CT Intravenous Pyelogram (CT IVP or CT Urogram) is an exam that uses an injection of contrast material into the veins followed by Computed Tomography imaging to evaluate kidneys, ureters, and bladder. The exam helps to diagnose urinary tract disorders such as kidney stones, urinary tract obstruction, or cancer. Often symptoms for this procedure are, but not limited to, hematuria (blood in the urine), flank (back) pain and abnormal lab work.
When contrast material is injected into a vein in the patient’s arm, it travels through the bloodstream and collects in the kidneys and urinary tract, turning these areas bright white on the x-ray images. A CT IVP allows the radiologist to view and assess the anatomy and function of the kidneys, ureters and the bladder and is a valuable tool for diagnosis and treatment.
What Are Some Common Uses for the CT IVP Procedure?
There are a variety of reasons why a patient might benefit from an IVP examination. The procedure helps the physician assess abnormalities within the patient’s urinary system by producing a clear, detailed image of the affected area. IVP also demonstrates the efficiency of the patient’s system in terms of handling fluid waste.
Some of the common problems within a patient’s urinary tract include:
Surgery performed on the urinary tract
Scarring from a previous urinary tract infection (UTI)
Tumors in the ureters, kidney or bladder
Congenital abnormalities within the urinary tract
An IVP exam can also help the physician diagnose symptoms such as pain in the side or lower back or blood in the urine.
What to Expect During the IVP Procedure
Before the procedure begins, you will need to change into medical scrubs (top and pants) or a hospital gown, which our facility will provide. You will also need to remove glasses, hearing aids, jewelry and anything else made of metal, as the material can affect the quality of the images. You can store your belongings in a locker at our facility.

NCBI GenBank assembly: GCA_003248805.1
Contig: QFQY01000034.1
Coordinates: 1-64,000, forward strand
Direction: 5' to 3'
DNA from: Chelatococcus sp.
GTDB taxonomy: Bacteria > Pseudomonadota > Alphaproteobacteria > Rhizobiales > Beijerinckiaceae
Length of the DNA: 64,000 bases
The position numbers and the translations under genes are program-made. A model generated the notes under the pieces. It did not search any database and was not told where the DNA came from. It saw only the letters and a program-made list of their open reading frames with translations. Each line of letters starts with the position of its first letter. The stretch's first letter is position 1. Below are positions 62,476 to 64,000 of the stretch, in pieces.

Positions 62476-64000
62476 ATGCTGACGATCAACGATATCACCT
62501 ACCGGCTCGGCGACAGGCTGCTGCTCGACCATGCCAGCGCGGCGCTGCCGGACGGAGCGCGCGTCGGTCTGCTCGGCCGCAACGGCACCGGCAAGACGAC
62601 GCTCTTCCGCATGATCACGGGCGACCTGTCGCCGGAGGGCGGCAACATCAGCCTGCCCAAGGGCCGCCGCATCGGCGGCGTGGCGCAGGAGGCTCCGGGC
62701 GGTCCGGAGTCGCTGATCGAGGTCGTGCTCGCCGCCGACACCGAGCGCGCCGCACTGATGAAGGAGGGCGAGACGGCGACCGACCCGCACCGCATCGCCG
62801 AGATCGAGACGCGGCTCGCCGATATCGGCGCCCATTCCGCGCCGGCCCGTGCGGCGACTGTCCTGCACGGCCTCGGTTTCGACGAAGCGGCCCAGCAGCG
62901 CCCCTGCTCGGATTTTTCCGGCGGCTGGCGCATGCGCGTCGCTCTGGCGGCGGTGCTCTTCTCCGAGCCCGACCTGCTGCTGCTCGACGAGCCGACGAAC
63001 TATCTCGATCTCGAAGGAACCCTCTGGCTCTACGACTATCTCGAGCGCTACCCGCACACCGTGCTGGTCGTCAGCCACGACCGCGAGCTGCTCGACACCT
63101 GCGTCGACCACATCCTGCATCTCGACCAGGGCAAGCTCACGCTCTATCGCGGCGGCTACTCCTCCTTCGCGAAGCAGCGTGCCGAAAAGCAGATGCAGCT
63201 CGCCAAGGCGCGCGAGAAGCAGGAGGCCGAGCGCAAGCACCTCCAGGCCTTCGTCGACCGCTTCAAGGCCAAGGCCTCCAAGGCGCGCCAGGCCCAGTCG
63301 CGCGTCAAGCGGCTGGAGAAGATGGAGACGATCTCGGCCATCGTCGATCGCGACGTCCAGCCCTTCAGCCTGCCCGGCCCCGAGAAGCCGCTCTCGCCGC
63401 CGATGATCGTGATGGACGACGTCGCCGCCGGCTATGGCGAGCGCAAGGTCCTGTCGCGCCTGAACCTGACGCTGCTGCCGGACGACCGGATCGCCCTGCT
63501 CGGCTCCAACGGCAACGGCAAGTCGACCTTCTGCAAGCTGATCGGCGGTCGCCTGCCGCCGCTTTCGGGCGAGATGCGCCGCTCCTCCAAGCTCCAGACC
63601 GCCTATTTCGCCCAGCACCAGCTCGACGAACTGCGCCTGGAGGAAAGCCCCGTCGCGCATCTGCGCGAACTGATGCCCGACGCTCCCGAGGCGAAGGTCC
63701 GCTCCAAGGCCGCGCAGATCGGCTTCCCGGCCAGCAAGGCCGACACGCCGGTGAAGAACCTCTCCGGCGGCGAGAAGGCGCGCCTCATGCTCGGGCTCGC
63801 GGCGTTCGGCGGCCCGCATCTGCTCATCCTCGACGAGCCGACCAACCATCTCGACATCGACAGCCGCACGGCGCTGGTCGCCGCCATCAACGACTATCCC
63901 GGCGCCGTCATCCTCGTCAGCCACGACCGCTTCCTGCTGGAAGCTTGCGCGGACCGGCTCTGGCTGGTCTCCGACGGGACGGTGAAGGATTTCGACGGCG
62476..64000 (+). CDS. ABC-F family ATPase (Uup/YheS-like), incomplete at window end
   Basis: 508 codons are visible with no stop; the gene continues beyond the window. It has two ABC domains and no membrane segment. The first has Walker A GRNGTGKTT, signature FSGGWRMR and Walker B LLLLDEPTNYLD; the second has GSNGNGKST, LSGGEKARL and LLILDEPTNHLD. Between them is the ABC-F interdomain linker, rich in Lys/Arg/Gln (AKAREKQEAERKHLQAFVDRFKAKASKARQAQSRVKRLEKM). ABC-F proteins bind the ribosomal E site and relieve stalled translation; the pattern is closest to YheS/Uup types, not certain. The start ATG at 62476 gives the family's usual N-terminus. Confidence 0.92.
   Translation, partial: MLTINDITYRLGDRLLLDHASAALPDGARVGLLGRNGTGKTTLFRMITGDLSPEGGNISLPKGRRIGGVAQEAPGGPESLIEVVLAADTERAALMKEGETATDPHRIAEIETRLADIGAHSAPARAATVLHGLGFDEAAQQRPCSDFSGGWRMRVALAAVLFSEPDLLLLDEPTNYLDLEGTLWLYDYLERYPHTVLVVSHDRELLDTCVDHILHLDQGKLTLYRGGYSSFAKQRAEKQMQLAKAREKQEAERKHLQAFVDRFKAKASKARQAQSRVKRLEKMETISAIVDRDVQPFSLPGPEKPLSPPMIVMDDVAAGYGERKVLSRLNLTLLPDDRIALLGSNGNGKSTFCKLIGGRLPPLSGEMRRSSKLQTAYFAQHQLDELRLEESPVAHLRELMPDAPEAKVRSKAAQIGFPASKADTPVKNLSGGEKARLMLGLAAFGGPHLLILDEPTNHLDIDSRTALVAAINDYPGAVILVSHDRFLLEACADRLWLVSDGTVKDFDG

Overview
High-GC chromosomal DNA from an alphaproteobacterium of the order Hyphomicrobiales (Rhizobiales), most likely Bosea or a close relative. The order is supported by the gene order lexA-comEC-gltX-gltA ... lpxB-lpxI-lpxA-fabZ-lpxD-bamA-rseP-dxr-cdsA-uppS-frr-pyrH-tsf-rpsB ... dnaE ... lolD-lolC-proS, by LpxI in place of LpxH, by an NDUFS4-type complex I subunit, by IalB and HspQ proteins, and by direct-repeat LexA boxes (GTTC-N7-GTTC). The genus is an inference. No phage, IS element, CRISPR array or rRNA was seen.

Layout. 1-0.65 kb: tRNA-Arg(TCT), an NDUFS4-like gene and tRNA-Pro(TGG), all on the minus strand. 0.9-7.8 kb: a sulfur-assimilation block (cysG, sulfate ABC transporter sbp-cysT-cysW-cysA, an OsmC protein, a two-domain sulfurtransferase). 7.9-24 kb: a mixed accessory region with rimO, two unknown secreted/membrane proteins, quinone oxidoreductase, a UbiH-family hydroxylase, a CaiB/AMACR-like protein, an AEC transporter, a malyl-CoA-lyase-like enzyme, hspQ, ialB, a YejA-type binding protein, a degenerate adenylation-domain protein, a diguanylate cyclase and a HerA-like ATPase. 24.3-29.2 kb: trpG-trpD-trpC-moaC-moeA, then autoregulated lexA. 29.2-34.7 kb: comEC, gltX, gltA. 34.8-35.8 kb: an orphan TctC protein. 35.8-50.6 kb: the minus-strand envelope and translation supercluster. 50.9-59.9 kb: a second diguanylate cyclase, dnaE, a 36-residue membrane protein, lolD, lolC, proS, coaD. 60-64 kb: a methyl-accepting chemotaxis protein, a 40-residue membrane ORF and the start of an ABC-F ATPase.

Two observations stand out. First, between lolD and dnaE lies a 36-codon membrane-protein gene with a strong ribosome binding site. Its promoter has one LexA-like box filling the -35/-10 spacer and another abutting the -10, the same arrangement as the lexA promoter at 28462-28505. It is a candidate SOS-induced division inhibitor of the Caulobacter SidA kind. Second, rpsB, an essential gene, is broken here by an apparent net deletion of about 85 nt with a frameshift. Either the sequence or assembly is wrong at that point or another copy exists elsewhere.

During the IVP exam, you will lie on a table while the technologist takes still x-ray images. Your physician will then inject you with contrast material before taking another series of still images.
While the x-ray is being taken, you will need to remain as still as possible to prevent a blurred image. You will be alone in the room during the x-ray, but the technologist will be in an adjoining control room where they can see and communicate with you.
In some cases, the technologist might apply a compression band around your body to get a better image of the urinary structures. IVP imaging allows the physician to see the size of the kidneys as well as any abnormalities within the urinary tract as it empties.
How to Prepare for Your CT IVP Procedure
Your physician will give you detailed instructions on how to get ready for your IVP exam.
Generally, you should avoid eating or drinking after midnight on the night before the procedure is scheduled. In some cases, you will also get a mild laxative to take the night before the exam.
On the day of the procedure, you should wear loose, comfortable clothes that you can change out of easily. You should avoid wearing metal accessories.
Before the procedure, let your physician know if you are currently taking any medications. You will also need to inform the physician of any allergies, especially if you are allergic to any iodinated contrast materials that you are aware of. Let the doctor know of any recent illnesses or conditions that might affect the results of the procedure.
Women should also inform the physician if there is any chance they may be pregnant on the day of the IVP radiology procedure.
Find Your Nearest Location for a CT IVP Scan
Our centers are conveniently located and our hours are flexible to make sure we can meet your specific needs. To make an appointment for a CT IVP, find your nearest location starting with the regions below.